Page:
If I have a complaint this year, it is the revised start times that send the massive 2hr field off 15 minutes before the 4 hour race gets underway. Particularly on the second lap I spent what felt like an eternity cruising along behind back markers looking for a way past. It is the same for everyone, but it is hugely frustrating and makes it very difficult to escape the clutches of riders behind. Often a serious effort to pull out a gap is wasted when you come up to the next group of slower riders at the bottom of a narrow climb. The worst example of this was on my second lap. Five riders were seemingly attached to my rear wheel, flowing along in my wake. We caught five back markers from the shorter race and I quickly picked my way past the first four before the others had a chance. With a long fireroad ahead I hoped I might be able to squeeze past the last rider, stretch the gap to those I was racing and slip away. In my eagerness I sneaked down the righthandside of the path to overtake, just clipping the undergrowth. A long sinuous length of twig wrapped itself neatly around my cassette and through my rear mech. I was lucky nothing was damaged, but after stopping to pull the majority of the offending branch free, all 10 riders had passed me and the faster guys I was racing were now infront the backmarkers. I conserved energy and didn't chase wildly but it was over a lap before I had negotiated my way back to the position I had been in before my mishap. In my mild panic I did however forget to take a drink on the fireroad and with little opportunity to grab a bottle I paid the price on the next lap, as my concentration faltered and leaden legs set in. Luckily I kept eating and a huge swig of water at my next bottle stop helped bring me back to life. Into the 6th and final lap and the mud had been moved aside by the passage of a thousand tyres and the course was now running grippy and fast. I was racing two guys on Fat bikes. Fat bikes are apparently 'THE' trend of 2015. The huge oversized tyres clearly providing endless grip in the technical sections, but the extra drag and weight began to tell as the race wore on and both riders tired while I forged on. I crossed the line in 7th, which should be good enough for 5th or 6th in the series overall (TBC later this week). Although I was 5th overall last year my results in the individual races this season show a significant improvement. Maybe all that commuting to work finally paying off and its a great start to 2015!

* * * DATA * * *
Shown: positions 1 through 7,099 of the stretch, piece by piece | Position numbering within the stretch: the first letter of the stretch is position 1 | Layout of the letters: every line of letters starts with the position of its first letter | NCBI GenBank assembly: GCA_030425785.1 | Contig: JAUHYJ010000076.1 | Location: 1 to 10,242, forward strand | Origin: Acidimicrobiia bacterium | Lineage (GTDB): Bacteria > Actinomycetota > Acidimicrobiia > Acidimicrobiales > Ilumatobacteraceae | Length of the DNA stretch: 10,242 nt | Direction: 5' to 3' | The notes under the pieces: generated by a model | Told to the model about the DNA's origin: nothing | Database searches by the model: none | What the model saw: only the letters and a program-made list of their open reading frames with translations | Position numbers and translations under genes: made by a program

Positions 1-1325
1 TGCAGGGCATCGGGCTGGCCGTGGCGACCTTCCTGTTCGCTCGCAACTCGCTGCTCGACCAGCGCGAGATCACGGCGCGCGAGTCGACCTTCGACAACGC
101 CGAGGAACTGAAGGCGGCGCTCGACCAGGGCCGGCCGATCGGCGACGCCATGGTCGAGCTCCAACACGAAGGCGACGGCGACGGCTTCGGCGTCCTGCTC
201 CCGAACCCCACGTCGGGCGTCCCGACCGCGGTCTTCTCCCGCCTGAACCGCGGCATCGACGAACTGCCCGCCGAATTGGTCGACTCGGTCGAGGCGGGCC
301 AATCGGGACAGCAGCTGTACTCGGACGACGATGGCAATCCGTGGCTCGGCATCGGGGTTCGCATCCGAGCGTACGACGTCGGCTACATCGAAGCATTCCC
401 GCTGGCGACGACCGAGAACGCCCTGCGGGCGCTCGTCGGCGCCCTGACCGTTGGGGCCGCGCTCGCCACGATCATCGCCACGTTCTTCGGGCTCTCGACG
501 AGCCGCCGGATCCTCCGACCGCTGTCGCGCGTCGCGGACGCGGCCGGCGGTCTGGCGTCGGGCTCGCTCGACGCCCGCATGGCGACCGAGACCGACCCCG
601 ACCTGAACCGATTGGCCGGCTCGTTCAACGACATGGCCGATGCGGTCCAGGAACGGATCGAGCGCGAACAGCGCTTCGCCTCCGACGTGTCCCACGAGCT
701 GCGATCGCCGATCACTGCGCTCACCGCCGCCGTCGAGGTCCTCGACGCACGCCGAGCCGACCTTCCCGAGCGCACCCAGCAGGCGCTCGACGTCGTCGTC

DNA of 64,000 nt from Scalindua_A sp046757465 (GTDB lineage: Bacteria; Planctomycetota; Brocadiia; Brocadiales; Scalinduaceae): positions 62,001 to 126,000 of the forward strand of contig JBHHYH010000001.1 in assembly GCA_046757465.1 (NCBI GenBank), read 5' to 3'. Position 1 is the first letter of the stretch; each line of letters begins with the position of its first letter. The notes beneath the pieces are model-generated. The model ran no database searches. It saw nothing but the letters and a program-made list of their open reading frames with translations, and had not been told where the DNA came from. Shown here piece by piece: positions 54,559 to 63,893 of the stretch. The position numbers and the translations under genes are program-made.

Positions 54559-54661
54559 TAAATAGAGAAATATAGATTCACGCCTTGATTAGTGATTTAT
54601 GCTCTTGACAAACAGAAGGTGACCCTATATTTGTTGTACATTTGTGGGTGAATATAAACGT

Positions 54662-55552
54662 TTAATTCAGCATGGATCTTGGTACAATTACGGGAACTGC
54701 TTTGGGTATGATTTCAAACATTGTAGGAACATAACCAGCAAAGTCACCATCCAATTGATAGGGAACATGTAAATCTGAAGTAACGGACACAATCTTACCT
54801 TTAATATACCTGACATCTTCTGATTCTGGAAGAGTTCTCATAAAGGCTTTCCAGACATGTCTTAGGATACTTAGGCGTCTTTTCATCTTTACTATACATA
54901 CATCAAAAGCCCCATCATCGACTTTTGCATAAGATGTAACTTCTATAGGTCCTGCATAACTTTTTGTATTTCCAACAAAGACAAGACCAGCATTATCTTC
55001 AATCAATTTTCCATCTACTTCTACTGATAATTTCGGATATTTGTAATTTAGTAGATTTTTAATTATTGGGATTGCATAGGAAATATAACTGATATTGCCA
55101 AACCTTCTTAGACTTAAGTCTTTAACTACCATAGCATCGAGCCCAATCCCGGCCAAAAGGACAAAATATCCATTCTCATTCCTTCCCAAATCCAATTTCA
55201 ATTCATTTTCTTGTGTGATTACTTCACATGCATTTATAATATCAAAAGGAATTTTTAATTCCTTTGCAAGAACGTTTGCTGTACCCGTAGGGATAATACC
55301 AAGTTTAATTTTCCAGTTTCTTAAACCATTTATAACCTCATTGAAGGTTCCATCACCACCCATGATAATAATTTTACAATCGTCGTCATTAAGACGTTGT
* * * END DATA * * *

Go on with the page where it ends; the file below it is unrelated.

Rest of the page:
Round 1: 8th
Round 2: 11th (I was dressed as Santa!)
Round 3: 7th
The Brass Monkeys races are particular favourites of mine. They occupy a time of year when there isn't generally a lot of good mountain biking on offer. I enjoy the arduous nature of the events and the often inclement winter weather just provides an added challenge. From the flat mud bath that was round one, to the frozen hills of round three it has been a blast! Like Christmas its sadly all over for another year.